This year, it will be 80 years ago since the islanders of St Kilda (Hiort) were evacuated to the Scottish mainland at their own request. It was on 29th August 1930 that the culture of St Kilda died with the passing to other shores of its inhabitants. This evening, Monty Halls in his Hebridean Hideaway visited the islands. The scenery was absolutely stunning. But otherwise, there was nothing there. There are no permanent residents left, the houses are ruinous, with a few exceptions, and the storage huts (cleits) stand empty and derelict. In other words, St Kilda is dead.
Monty Halls, who stayed in North Uist for six months from July 2009 onwards, got involved with the controversy surrounding the location of the St Kilda Centre. It will be a point where the culture and people of St Kilda will be celebrated and kept alive. The strife was bitter, and already reflected in Monty's programme. The other contestants were Mangersta (Lewis) and Leverburgh (Harris). Cleitraval (North Uist) is a hilltop location near Sollas, where a plaque sits on the hill, pointing out where St Kilda can be seen, 41 miles (70 km) away to the west.
In the end, the St Kilda Centre was allocated to Lewis, and will be erected off the road between Mangersta and Islivig, overlooking the cliffs of Mangersta to be reminiscent of the St Kilda clifftops. (This link will take you to the location courtesy Google Streetview). The people of Harris and North Uist are deeply upset over losing out over the centre. It will obviously bring tourists to the location involved, and Uig (in which Mangersta lies) can very well do with the revenue.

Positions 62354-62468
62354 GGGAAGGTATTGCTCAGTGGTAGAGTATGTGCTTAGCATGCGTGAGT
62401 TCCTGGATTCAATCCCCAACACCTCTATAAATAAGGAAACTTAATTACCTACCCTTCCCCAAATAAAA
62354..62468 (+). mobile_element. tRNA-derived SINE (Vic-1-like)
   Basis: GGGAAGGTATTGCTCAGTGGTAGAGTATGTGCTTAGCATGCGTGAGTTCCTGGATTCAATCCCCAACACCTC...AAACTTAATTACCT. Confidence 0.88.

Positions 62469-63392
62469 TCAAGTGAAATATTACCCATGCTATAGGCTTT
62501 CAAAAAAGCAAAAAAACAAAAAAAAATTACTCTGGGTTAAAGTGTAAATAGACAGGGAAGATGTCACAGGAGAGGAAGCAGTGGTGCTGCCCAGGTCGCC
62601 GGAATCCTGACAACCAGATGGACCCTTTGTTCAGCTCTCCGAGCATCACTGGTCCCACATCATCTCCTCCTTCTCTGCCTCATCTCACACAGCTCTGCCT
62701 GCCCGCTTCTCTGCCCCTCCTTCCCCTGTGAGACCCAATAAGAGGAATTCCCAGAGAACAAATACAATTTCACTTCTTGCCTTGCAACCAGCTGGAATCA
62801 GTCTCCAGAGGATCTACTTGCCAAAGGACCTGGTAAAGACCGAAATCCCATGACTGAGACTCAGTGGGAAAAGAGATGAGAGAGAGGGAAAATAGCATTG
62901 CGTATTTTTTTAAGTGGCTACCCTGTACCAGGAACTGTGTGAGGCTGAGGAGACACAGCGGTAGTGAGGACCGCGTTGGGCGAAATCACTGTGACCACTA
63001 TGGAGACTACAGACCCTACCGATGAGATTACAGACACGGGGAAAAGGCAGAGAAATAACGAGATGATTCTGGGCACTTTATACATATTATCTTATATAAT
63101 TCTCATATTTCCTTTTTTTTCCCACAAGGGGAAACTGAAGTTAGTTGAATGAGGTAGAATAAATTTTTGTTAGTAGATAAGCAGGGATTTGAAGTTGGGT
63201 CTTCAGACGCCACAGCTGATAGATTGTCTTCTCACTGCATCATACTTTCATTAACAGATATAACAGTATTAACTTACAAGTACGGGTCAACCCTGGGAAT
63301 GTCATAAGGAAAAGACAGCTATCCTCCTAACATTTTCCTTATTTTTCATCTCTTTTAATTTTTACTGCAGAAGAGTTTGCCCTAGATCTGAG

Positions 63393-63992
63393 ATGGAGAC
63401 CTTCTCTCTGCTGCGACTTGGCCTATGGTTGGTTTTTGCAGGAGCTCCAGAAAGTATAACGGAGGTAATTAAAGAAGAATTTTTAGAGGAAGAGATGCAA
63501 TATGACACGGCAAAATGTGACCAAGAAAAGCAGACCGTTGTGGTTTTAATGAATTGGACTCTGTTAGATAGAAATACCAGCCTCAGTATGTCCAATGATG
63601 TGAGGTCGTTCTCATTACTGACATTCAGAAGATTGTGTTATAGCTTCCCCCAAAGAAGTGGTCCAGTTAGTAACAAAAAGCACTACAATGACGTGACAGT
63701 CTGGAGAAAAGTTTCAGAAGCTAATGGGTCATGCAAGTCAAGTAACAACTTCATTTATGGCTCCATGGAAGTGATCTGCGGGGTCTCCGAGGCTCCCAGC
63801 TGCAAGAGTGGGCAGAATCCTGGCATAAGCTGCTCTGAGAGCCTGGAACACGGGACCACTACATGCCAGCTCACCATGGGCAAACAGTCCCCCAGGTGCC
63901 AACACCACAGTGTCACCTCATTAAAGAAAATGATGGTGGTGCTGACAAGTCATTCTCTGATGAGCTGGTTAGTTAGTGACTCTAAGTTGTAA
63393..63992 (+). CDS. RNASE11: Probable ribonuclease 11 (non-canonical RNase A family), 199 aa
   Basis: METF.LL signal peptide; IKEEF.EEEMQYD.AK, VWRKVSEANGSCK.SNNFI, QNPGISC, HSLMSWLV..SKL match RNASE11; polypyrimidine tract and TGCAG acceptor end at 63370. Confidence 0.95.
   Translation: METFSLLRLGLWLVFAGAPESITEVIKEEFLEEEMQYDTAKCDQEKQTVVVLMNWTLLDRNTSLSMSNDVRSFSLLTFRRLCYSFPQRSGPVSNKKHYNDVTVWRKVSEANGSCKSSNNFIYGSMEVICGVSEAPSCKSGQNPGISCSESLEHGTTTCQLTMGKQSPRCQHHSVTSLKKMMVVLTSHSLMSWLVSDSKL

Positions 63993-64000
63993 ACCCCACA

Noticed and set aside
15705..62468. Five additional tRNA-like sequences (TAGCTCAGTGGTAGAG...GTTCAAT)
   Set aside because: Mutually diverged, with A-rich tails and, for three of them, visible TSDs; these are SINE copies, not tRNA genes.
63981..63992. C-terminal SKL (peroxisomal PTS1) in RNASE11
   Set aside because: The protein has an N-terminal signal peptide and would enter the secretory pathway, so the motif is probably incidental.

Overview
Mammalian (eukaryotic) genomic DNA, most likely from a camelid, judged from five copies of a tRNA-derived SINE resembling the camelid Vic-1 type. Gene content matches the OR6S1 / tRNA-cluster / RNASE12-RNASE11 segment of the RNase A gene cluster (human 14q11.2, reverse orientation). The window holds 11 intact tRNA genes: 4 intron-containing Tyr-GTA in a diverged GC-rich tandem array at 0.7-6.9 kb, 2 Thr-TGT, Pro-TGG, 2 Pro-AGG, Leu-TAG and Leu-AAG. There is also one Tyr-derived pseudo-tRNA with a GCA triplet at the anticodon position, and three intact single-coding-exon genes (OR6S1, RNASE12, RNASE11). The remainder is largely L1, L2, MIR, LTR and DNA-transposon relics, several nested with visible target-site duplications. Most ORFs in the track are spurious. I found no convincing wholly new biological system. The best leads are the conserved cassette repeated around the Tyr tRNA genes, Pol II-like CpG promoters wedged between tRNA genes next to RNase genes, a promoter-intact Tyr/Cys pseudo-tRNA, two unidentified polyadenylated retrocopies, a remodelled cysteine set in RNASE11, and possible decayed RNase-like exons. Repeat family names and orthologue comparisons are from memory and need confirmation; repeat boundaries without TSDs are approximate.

Some people in these islands have voiced misgivings over having a St Kilda Centre in the first place. I can have some sympathy with those who say it is not right to make money off people who were cruelly neglected by the Government of the day - and neglected they were. Conversely though, nothing will bring them back, and it is a way of keeping their memory and the memory of their culture alive.